Bailey Mills, New Delph - Derelict Manchester:

Derelict Manchester:

A view of the hidden parts around the inner sections around the city centre of Manchester, UK and beyond . How you perceive these derelict sites could be morbid, yet exciting.

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Bailey Mills, New Delph


 Bailey Mill was the first stage of Mallalieus business. It was built in three stages, beginning in 1863, 1865 and 1871 - by enterprising brothers David and Henry Mallalieu. They were in their thirties when they opened the mill, but had been weavers since their teens and founded the company in 1856. From the early days, D and H Mallalieu Bailey Mill operated vertically, taking raw fibres and dyeing it, and including spinning and weaving in the same place.In a tactical move they used the   railway line that was situated close to the mill, part of the railway line was also known as the 'Delph Donkey' which was later extended to the village in 1851, so that raw wool could easily be brought in for processing, and coal was heated by boilers that produced steam to power the machinery. 

The railway allowed the finished fabric to begin its journey to customers in the UK and around the world.

In the early 1890’s began to have a widespread reputation of creating quality woollen cloths, their original product was shirts, but expanded into heavy-duty products such as flannelling for men's trousers and women's dresses, this also included material for hats by supplying ‘forms’ to hatmakers in Stockport and Luton..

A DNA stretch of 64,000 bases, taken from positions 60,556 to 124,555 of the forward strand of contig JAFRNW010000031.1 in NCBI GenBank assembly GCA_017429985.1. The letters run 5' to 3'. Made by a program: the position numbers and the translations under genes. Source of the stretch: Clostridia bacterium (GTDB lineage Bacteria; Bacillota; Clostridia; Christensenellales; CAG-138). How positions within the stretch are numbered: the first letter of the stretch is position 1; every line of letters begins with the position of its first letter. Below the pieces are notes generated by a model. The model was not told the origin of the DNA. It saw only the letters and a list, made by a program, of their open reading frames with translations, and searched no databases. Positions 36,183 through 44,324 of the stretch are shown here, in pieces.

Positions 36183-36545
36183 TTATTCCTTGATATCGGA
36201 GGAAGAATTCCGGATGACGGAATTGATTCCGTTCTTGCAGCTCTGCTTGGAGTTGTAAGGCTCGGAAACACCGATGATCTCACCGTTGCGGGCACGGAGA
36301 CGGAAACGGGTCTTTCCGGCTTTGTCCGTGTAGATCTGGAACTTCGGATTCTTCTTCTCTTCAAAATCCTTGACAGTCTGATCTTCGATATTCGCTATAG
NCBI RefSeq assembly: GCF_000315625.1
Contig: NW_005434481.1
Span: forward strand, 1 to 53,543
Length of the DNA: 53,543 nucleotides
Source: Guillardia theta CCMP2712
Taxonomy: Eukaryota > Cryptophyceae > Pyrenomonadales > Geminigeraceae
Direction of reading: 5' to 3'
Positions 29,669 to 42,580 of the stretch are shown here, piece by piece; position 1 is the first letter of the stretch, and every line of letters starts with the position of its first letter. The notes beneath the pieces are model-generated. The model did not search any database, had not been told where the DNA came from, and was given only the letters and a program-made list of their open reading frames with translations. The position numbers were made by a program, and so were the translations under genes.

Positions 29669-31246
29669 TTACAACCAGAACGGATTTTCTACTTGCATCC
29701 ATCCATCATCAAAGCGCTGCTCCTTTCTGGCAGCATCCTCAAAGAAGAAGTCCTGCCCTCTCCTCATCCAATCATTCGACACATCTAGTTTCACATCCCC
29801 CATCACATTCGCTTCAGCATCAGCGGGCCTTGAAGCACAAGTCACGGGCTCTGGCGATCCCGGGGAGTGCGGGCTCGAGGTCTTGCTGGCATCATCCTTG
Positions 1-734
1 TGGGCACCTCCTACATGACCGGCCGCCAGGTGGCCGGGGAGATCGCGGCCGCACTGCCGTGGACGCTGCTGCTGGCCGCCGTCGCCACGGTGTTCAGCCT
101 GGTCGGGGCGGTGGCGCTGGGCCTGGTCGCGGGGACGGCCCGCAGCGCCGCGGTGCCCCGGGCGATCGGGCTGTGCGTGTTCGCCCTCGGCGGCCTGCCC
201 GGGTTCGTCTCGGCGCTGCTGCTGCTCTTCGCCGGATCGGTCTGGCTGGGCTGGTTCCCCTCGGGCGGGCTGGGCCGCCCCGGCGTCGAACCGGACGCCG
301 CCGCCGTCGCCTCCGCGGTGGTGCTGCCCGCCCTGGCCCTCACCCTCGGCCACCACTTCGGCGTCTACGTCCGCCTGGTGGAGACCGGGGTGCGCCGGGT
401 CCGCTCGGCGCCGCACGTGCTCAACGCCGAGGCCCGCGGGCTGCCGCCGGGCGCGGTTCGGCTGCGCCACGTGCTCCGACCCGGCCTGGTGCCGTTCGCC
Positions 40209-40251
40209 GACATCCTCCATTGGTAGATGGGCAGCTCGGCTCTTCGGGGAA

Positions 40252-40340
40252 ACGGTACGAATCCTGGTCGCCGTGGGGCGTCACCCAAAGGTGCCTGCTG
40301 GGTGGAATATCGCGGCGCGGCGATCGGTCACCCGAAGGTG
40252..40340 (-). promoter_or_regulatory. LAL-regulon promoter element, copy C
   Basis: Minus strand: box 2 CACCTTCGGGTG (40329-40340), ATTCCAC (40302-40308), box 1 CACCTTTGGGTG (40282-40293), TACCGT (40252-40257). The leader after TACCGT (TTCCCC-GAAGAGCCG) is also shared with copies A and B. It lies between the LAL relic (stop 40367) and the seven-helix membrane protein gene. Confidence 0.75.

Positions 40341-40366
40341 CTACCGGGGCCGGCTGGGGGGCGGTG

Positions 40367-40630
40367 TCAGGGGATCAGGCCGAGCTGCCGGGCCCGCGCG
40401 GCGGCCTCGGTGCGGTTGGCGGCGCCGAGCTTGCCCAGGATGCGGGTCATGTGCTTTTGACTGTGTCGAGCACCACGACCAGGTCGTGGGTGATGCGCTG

During World War I Mallalieus, like the rest of the British textile industry, began to produce fabrics for uniforms.. It was the outbreak of WW2, the company had to cope with the demand for essential fabrics, commissioned by the Ministry of Supply to make thousands of yards of its celebrated “Angola” shirting for the armed forces., but still adhering to the strict government supervision of the rationing system, and as the war dragged on, the staff shortage as many men and women were called up for military service and other essential service work..

The images below..located on the west side of the building

Bits and bats found on the eastern section...

In 1996 ownership of the business passed from the Mallalieus to the Gledhills, another long-established family of textile specialists in Delph and nearby Saddleworth. In 2000 the vertical production was moved a very short distance from Bailey Mill to the current site, Valley Mill, another long-established woollen mill in Delph. source..www.

 A 153-year relationship which ended at 9.03pm on the 15th June 2016, when the once-proud mill front disappeared in clouds of dust. The incident was witnessed by Katie Mallalieu, watching the life ebb from a landmark which has been part of her family history for generations. The culprit was apprehended , a 16 year old on suspicion of arson with intent to endanger life. He was been bailed pending further enquiries [ June 2016]

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